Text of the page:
• Lecture: How was neutral hydrogen in our Galaxy discovered?
  • Update Time: 2014-02-26

Title: How was neutral hydrogen in our Galaxy discovered?

Time:10:00 a.m., Dec.3, Friday

Location:Report Room 510, Institute for the History of Natural Science, Chinese Academy of Sciences, 55 Zhong Guan Cun East Road, Haidian, Beijing 100190, P. R. China 

About the speaker:

Richard Strom was born and raised in New York City. He gained entrance to the selective Bronx High School of Science, and pursued studies at Tufts University in Medford, Massachusetts, where he earned a B.A. in physics. Switching to radio astronomy, he obtained M.Sc. and Ph.D. degrees from the University of Manchester (Jodrell Bank) in 1972, followed by postdoctoral research at Leiden Observatory. Since 1975 he has been a research astronomer at Dwingeloo Radio Observatory, and adjunct professor at the University of Amsterdam (1996). He has also been adjunct or visiting professor in Singapore, Australia and China. He does research in many areas of radio astronomy (supernova remnants, giant radio galaxies, gamma-ray bursts, pulsars, Jupiter, cosmic rays) including its history. He is also interested in Chinese astronomical records, and holds a CAS Visiting Professorship for Senior International Scientists in 2010.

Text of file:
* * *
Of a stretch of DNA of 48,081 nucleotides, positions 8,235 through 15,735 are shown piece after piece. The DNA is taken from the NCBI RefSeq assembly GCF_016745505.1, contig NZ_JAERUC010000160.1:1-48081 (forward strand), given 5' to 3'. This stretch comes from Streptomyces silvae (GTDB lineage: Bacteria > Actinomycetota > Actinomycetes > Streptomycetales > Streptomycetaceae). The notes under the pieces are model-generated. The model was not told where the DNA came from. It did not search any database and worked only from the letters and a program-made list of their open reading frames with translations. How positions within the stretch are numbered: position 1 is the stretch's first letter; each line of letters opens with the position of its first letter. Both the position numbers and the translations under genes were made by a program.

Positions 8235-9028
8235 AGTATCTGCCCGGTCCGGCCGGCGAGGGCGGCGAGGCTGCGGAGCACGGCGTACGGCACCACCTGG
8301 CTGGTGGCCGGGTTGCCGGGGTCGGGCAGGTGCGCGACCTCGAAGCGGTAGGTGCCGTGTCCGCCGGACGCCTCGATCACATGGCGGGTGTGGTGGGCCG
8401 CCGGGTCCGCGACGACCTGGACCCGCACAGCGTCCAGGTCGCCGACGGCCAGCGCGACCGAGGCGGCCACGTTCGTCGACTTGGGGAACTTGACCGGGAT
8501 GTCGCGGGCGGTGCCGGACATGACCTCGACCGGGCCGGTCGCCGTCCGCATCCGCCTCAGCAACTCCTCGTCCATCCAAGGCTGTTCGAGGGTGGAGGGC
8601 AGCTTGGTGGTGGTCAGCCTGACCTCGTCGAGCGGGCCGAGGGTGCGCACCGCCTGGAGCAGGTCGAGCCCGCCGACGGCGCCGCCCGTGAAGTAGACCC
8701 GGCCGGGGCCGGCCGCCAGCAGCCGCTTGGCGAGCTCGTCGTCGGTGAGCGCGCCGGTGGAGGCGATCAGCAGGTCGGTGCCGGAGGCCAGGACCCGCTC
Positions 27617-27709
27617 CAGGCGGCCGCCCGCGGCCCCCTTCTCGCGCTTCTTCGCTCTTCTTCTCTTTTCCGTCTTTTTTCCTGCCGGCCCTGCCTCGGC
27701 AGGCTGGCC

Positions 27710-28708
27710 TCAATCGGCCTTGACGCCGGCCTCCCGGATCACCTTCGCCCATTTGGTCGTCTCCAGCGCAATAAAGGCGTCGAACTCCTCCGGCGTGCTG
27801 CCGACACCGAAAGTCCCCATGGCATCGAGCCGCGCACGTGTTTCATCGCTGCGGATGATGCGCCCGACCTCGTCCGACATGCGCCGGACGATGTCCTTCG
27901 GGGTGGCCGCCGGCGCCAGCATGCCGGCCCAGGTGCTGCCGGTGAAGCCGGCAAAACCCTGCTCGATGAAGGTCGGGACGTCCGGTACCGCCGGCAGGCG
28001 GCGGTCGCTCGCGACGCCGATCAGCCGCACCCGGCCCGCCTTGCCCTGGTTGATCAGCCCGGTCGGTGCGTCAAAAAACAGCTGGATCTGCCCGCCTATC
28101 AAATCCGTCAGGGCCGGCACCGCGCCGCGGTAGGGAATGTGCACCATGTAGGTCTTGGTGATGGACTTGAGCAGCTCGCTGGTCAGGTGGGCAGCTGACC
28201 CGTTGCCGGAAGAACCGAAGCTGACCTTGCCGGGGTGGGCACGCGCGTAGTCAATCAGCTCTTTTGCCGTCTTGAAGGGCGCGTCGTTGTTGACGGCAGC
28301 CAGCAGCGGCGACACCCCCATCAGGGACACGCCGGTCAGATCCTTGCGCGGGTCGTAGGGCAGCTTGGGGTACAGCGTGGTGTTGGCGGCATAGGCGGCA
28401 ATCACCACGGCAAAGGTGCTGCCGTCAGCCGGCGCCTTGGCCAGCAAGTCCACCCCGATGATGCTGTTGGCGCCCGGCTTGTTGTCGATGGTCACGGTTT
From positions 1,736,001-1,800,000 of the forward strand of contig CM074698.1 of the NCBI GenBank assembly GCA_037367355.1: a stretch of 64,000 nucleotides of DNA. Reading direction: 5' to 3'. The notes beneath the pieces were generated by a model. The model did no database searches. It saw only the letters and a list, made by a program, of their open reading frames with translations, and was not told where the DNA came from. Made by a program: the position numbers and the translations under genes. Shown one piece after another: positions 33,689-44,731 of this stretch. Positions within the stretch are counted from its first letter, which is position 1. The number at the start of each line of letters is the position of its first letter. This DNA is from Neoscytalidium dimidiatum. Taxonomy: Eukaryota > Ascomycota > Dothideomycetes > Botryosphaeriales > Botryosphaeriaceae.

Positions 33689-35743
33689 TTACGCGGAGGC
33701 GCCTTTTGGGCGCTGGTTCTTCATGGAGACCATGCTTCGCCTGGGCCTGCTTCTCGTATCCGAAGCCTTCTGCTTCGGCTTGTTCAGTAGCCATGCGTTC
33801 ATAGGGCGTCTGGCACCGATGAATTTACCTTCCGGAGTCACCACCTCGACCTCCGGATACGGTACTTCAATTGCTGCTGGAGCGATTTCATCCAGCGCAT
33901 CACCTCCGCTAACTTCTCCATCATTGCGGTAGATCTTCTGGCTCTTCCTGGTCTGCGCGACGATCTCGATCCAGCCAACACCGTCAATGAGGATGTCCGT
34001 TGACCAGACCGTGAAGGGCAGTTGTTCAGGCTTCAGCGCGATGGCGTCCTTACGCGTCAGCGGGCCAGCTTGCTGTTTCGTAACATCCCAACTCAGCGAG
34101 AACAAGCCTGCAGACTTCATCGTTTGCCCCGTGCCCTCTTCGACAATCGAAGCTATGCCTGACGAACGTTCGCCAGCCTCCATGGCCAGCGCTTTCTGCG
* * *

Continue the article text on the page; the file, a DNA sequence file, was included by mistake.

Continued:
How was neutral hydrogen in our Galaxy discovered?

Richard Strom

NAOC, Beijing

ASTRON, Dwingeloo

University of Amsterdam

James Cook University, Townsville

In April 1944, at a meeting of the Netherlands Astronomy Club organized by Jan Oort, H.C. van de Hulst suggested that the hyperfine splitting of the ground state of atomic hydrogen at a wavelength of 21 cm might be observable as line radiation from interstellar gas. Oort had realized that radio waves would be able to penetrate dust in the galactic disk, which prevented observation of light from the nuclear region. Within days of the April meeting, Oort was looking into the possibility of building an antenna capable of observing the hoped-for line, though no concrete steps could be taken before the end of the war. Using material from the extensive Oort Archive, I have been able to fill in many details concerning the build up to Van de Hulst’s prediction, and the subsequent effort to actually detect the line, which was first achieved by Ewen and Purcell at Harvard, to be followed within weeks by Muller and Oort. One is struck by the wide circle of top scientists and engineers that Oort was able to call upon in his pursuit of 21 cm HI, which required technology that astronomers like himself had very little knowledge of. Van de Hulst would later remark that through Oort’s effort, all of the ability and ideas in the Netherlands were brought together. Some of the key figures, their contributions and interactions, as well as the sequence of events, will be discussed.


You are welcome!

Center of Ancient Chinese Astronomy, IHNS